The terms fun and Elvis Costello don't necessarily go hand in hand. But on Thursday night, they got up to dance together in a go-go cage during a terrifically entertaining two-hour show at the Tower Theater.
The occasion was the return of the Spectacular Spinning Songbook, the kitschy concept in which the set list is determined, in part, by audience members brought on stage to spin a giant wheel. Labeled with orange and yellow song titles from Costello's 30-plus-year career, the wheel also included mysterious purple bonus selections such as "Time" and "Napoleon Solo," designed to take the show into still more unpredictable territory.
The convulsively prolific Costello initiated the spinning wheel back in 1985. That was the year he released both the punkish Blood and Chocolate, whose snide "I Hope You're Happy Now" opened Thursday's show, and the country-flavored King of America, whose "Brilliant Mistake" was dedicated to Glenn Beck.
(After spinning the wheel, audience members were offered libations in martini glasses as they sat in an on-stage lounge with a TV that showed only static. "We always keep it tuned to Fox News," Costello quipped.)
Longtime fans remember the 1985 Songbook shows as being not nearly as much fun as they could have been, mainly because all that wheel-spinning was a momentum-killer. The concept has since been tweaked for the better, however. For one thing, there were delightfully diverting visual aids such as go-go dancer Katerina Valentina, whose curtained cage was frequently occupied by male and female audience members with a less practiced sense of rhythm.
For another, Costello - who donned a stovepipe top hat whenever he stepped into the role of Napoleon Dynamite, smarmy emcee - made sure to keep the show moving. He opened with a barrage of classics from his abrasive new wave-era beginnings, including "Mystery Dance," "Radio, Radio," and "Heart of the City," by his frequent producer Nick Lowe.
The selection of "Napoleon Solo" led the 56-year-old, seriously slimmed-down singer to begin his encore with two tunes from last year's National Ransom. Both "A Slow Drag With Josephine" and the lonesome troubadour tale "Jimmie Standing in the Rain" were acoustic selections brought off with a practiced showman's dramatic flair.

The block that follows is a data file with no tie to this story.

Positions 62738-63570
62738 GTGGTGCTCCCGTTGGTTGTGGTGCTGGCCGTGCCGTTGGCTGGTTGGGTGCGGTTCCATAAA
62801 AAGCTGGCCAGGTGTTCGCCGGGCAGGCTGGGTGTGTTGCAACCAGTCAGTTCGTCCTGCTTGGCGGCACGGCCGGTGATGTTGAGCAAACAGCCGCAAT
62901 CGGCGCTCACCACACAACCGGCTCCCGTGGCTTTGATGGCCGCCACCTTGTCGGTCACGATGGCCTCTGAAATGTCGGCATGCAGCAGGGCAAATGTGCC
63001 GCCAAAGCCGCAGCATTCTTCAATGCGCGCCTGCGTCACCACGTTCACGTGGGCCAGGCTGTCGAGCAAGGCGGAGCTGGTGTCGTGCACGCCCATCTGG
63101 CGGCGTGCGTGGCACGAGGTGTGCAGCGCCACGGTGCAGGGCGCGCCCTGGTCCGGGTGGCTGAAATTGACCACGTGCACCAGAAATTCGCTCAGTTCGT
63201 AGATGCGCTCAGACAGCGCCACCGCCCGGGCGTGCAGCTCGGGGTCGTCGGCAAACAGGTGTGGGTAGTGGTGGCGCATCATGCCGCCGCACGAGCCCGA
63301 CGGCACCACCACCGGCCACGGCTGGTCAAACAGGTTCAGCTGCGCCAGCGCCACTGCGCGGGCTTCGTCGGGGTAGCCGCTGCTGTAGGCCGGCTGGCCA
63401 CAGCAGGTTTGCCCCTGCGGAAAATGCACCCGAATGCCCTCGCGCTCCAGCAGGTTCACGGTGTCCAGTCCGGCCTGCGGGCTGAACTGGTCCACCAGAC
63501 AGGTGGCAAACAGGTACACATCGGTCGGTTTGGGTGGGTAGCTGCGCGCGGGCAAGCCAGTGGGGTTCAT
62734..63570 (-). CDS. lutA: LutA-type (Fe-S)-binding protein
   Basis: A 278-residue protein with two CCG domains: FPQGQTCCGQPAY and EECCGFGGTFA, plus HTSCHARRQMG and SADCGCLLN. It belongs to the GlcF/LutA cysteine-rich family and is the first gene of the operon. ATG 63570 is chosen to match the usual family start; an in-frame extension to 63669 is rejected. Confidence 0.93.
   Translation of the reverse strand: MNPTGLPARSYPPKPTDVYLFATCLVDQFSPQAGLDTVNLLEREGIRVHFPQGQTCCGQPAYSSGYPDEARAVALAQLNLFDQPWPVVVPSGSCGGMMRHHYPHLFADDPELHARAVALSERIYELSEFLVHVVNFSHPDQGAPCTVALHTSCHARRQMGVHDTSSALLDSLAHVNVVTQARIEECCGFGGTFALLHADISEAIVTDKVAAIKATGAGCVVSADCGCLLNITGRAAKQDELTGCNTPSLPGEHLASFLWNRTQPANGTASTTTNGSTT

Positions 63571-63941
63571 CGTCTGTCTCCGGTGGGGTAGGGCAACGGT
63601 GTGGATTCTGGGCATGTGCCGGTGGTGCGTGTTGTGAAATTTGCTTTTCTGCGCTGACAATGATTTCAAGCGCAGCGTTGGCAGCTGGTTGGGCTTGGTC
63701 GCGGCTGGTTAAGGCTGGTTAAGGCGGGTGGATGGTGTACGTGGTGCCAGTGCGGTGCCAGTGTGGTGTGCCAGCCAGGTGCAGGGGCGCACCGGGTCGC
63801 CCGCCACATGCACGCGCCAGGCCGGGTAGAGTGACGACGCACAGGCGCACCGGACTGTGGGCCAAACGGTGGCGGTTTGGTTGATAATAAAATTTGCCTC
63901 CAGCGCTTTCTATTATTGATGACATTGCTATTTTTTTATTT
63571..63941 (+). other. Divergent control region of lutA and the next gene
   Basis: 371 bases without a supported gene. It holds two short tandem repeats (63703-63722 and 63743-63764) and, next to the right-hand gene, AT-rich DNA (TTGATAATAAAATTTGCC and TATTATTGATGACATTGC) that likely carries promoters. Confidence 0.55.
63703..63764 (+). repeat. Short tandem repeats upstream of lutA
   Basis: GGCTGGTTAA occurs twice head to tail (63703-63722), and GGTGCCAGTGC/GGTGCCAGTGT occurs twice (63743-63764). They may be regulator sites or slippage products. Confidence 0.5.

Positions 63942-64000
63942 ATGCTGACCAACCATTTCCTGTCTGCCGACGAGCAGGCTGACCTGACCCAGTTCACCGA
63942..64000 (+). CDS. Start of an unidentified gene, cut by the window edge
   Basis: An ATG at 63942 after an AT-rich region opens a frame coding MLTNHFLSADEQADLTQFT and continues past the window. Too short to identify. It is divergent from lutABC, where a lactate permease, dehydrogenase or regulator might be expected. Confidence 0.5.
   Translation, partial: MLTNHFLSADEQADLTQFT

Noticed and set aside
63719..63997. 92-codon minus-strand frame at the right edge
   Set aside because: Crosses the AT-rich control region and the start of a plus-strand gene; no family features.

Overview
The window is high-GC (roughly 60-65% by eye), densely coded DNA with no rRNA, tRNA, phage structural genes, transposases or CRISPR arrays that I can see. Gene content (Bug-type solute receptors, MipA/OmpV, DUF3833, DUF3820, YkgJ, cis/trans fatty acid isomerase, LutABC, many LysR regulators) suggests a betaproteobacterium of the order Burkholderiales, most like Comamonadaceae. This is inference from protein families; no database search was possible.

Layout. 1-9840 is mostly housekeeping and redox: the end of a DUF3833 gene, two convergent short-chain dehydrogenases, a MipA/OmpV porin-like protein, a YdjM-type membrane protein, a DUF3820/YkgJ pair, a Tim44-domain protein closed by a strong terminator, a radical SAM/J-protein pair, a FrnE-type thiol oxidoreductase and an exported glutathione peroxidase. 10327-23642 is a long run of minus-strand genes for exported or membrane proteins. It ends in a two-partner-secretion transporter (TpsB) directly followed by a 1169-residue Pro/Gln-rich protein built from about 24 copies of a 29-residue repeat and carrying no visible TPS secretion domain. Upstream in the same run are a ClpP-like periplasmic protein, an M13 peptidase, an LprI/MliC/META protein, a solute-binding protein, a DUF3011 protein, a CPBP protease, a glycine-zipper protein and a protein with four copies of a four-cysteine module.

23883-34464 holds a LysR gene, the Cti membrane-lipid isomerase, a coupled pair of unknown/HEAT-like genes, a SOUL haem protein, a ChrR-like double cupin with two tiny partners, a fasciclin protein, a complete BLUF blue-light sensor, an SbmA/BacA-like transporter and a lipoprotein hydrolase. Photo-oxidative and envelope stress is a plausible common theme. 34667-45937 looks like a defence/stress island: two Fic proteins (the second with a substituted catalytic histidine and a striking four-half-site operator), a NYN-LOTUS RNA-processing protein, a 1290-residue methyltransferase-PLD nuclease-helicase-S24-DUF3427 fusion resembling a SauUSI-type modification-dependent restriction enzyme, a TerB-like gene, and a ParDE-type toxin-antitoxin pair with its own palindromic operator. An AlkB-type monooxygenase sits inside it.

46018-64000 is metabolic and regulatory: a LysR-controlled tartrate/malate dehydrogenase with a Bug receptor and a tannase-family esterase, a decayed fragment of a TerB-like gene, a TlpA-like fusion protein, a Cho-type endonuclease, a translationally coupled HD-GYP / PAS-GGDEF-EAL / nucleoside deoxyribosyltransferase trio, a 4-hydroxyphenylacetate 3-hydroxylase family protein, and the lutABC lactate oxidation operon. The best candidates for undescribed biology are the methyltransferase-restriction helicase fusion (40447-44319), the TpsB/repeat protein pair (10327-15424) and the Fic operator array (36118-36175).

The latter segued effortlessly into the Depression-era lament "Brother, Can You Spare a Dime?" Costello, who was in excellent voice all evening, sang that snippet unmiked in a display of vocal power all the more impressive since he had canceled a show Tuesday night in Montclair, N.J., due to bronchitis.
More crowd-pleasing than that interlude, however, was the time "Time" turned up on the wheel.
That led to an inspired four-song riff that began chronologically with the stirring ballad "Clowntime Is Over" (from 1980's Get Happy!!), followed by the tautly percolating "Strict Time" (from 1981's Trust) and the dreamy "Man Out of Time" (from 1982's Imperial Bedroom), with a couplet or two from Bob Dylan's "Tangled Up in Blue" added to the coda. To top it off, he jumped back in time to cover the Rolling Stones' 1966 hit "Out of Time."
That wasn't the only cool cover of the night. Costello, ably backed by the Imposters, the crack three-man band of drummer Pete Thomas, bass player and backup singer Davey Faragher, and the great keyboard whiz Steve Nieve, also threw in The Who's "Substitute" during a winningly concise final encore that concluded with a "(What's So Funny 'Bout) Peace, Love and Understanding" that featured Nieve making kooky, creepy noises on a theremin. A fittingly nutty ending to the best Costello show I've seen in an eon. Let's hope it doesn't take 26 years for him to give the Wheel another spin.